Broker-Dealer and Bank Counterparties in the New Bank Regulatory Landscape

RMA and Debevoise and Plimpton recently presented its Fourth Annual Broker-Dealer Seminar. Panelists representing both banks and broker-dealers offered insights into the new bank regulatory landscape and touched upon capital and liquidity issues for banks and brokers in 2018, broker-dealer enforcement, and broker-dealer and investment advisor duties.  

Capital and Liquidity Issues for Banks and Brokers in 2018

On May 24, 2018, President Trump signed into law the Economic Growth, Regulatory Relief, and Consumer Protection Act. The bill raises the asset thresholds that trigger application of enhanced prudential standards (EPS) (including single-counterparty credit limits) under section 165 of the Dodd-Frank Act for U.S. and foreign banks.

Banks with less than $100B in global assets are no longer subject to EPS. Effective after 18 months of the bill’s enactment, banks with global assets between $100B and $250B are no longer subject to EPS unless the FRB affirmatively acts to apply EPS to an institution or category of institutions. Banks with global assets greater than $250B and U.S. globally systemically important banks (GSIBs) have no change to the application of EPS.

The bill largely retains the status quo for GSIBs but provides specific supplementary leverage ratio relief to certain custody banks with respect to cash held at certain central banks and deposits linked to fiduciary, custodial, and safekeeping accounts.

With a record number of empty positions, the Federal Reserve is in the process of being reconstituted. The new candidates are pro industry, which is good news for big banks as these folks begin to implement the proposals outlined in this summary.

Basel III

Basel III was developed in response to the financial crisis of 2007–2009. The initial set of revisions focused on capital ratios, while the most recent reforms of 2017 focus on risk-weighted assets (RWAs). The 2017 reforms move towards a transparent approach and address key weaknesses the Basel Committee identified in the Basel II framework during the financial crisis.

A number of studies found wide variation in RWAs across banks that could be explained solely by differences in banks’ portfolios. This undermined comparability and confidence in capital ratios. The Basel Committee noted that banks had strong incentive to minimize risk weights when using internal model approaches to calculate capital requirements.

Single-Counterparty Credit Limits

The Federal Reserve Final Rule puts a hard cap limit on exposures. A bank’s credit exposure to unaffiliated counterparties is limited to 25% of the bank’s eligible capital base. Banks must aggregate credit exposures of any affiliates (counterparty also includes affiliates).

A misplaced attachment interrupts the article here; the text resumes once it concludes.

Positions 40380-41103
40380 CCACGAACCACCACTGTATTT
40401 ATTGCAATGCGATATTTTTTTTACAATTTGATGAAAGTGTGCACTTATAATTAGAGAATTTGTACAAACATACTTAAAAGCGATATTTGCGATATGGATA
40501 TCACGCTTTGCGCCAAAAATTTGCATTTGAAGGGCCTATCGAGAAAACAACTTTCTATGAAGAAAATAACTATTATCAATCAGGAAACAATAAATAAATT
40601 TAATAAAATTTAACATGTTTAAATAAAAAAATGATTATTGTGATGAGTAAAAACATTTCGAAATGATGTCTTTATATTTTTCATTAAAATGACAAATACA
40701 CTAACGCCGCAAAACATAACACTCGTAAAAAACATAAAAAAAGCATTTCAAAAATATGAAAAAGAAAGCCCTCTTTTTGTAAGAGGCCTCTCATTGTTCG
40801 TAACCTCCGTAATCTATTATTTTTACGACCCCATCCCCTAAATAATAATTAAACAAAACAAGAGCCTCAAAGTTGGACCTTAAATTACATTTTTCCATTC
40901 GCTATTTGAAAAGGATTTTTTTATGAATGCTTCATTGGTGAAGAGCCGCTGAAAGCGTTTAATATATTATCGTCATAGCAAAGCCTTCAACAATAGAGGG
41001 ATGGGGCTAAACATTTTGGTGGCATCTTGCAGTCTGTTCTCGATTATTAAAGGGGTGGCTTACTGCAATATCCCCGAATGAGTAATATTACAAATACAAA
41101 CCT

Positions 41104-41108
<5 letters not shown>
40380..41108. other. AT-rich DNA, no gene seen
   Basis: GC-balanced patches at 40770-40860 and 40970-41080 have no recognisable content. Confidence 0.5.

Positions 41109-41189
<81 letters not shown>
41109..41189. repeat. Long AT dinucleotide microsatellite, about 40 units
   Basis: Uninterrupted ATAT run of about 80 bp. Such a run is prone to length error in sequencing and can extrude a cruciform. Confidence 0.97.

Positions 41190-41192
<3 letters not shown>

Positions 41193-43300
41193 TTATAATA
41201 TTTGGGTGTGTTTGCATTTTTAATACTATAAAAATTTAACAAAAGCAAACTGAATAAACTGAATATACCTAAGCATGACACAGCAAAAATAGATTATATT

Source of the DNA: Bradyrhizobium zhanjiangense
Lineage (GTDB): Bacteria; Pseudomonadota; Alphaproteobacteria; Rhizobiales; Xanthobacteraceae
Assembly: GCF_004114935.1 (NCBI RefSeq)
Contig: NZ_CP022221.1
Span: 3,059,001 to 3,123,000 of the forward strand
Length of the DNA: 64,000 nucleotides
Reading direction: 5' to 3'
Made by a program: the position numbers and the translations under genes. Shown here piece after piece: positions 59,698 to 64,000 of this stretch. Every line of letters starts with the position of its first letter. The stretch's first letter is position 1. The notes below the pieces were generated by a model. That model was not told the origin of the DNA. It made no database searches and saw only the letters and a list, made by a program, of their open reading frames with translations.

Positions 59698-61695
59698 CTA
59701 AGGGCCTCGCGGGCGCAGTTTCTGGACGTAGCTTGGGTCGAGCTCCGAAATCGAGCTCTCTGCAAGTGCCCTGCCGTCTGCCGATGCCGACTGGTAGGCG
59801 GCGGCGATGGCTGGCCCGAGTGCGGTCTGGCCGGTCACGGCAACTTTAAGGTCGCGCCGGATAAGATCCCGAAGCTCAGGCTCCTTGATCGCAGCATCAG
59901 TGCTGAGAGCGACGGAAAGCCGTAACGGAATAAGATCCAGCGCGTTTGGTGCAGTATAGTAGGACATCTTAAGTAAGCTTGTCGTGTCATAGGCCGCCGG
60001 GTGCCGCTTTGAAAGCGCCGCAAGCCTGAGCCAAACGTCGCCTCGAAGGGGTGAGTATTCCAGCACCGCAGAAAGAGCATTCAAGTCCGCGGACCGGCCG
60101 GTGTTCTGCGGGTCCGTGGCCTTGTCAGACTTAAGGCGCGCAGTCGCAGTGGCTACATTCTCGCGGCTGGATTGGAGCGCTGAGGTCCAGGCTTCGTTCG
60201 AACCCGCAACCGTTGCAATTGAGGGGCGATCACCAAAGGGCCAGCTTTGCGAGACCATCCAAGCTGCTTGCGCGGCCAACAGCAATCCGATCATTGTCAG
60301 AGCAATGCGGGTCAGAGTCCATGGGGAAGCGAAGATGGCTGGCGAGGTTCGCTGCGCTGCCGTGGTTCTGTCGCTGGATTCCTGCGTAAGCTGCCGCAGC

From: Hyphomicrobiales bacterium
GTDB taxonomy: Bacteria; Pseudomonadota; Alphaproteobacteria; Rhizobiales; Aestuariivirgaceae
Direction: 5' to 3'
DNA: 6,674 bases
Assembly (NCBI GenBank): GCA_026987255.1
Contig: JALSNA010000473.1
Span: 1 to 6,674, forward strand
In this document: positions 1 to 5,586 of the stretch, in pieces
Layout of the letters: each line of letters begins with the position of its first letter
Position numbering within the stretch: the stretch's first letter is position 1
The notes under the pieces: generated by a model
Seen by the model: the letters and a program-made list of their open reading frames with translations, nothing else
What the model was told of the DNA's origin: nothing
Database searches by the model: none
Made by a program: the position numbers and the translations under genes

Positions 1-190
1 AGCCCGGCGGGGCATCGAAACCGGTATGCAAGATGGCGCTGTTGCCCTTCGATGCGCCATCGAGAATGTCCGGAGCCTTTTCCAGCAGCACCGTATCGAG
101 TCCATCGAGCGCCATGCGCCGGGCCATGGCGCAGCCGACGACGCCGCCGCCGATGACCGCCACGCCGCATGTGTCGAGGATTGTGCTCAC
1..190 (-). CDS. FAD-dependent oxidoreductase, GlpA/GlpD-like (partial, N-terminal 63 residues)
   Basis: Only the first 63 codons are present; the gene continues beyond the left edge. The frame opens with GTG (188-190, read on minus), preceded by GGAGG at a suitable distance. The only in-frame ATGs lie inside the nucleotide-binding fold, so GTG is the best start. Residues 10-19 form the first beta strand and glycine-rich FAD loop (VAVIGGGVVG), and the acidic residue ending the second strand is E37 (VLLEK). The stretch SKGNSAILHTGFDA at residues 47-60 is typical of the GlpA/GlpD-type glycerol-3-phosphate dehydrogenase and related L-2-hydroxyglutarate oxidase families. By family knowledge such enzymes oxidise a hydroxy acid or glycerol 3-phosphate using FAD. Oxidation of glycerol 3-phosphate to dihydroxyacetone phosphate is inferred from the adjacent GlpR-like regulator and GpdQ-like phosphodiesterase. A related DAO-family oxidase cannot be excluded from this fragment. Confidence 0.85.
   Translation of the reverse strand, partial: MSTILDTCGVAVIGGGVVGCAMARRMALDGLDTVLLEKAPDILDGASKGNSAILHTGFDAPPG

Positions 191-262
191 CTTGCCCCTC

Volcker Rule

On May 30, 2018, the Federal Reserve began the interagency rulemaking process by proposing revisions to the Volcker Rule implementing regulations and asking questions on potential additional changes. These revisions are an effort to simplify the rule and lessen the burden on affected banks. Key issues for trading firms include compliance regime, proprietary trading exemptions, and TOTUS.

Broker-Dealer Enforcement

The SEC enforcement focus is on Main Street and retail investors and ICO/cyber fraud, although there is an overall downward trend in enforcement activity. The SEC is experiencing a hiring freeze which is challenging resources and impacting its scope.

FINRA has seen restructuring and leadership changes, however its disciplinary action activity continues as usual. FINRA’s priorities center on more issue-focused sweeps and using exams to gain market insight. Predictions for future enforcement priorities include initial coin offerings and other cyber issues, sales of structured and complex products, anti-money laundering, and cybersecurity policies and procedures/data retention.  

Broker-Dealer and Investment Advisor Duties

In an effort to more clearly define the distinctions between broker-dealers and investment advisors, i.e., services offered, differing duties, and regulatory approach, the SEC issued a three-part proposal on May 9, 2018.

  • Regulation Best Interest: Broker-dealers making a recommendation to a retail customer must act in the “best interest” of the customer at the time the recommendation is made.
  • Investment Advisor Standard of Conduct: Details the federal fiduciary obligations of investment advisors.
  • Form CRS Relationship Summary: Requires broker-dealers and investment advisors to provide retail customers with a standardized relationship summary (Form CRS).

In light of this proposal, broker-dealers should assess whether their existing standardized disclosures are sufficient under the new standard. Additionally, broker-dealers should develop policies to affirmatively mitigate or eliminate material conflicts of interest arising from financial incentives associated with recommendations.

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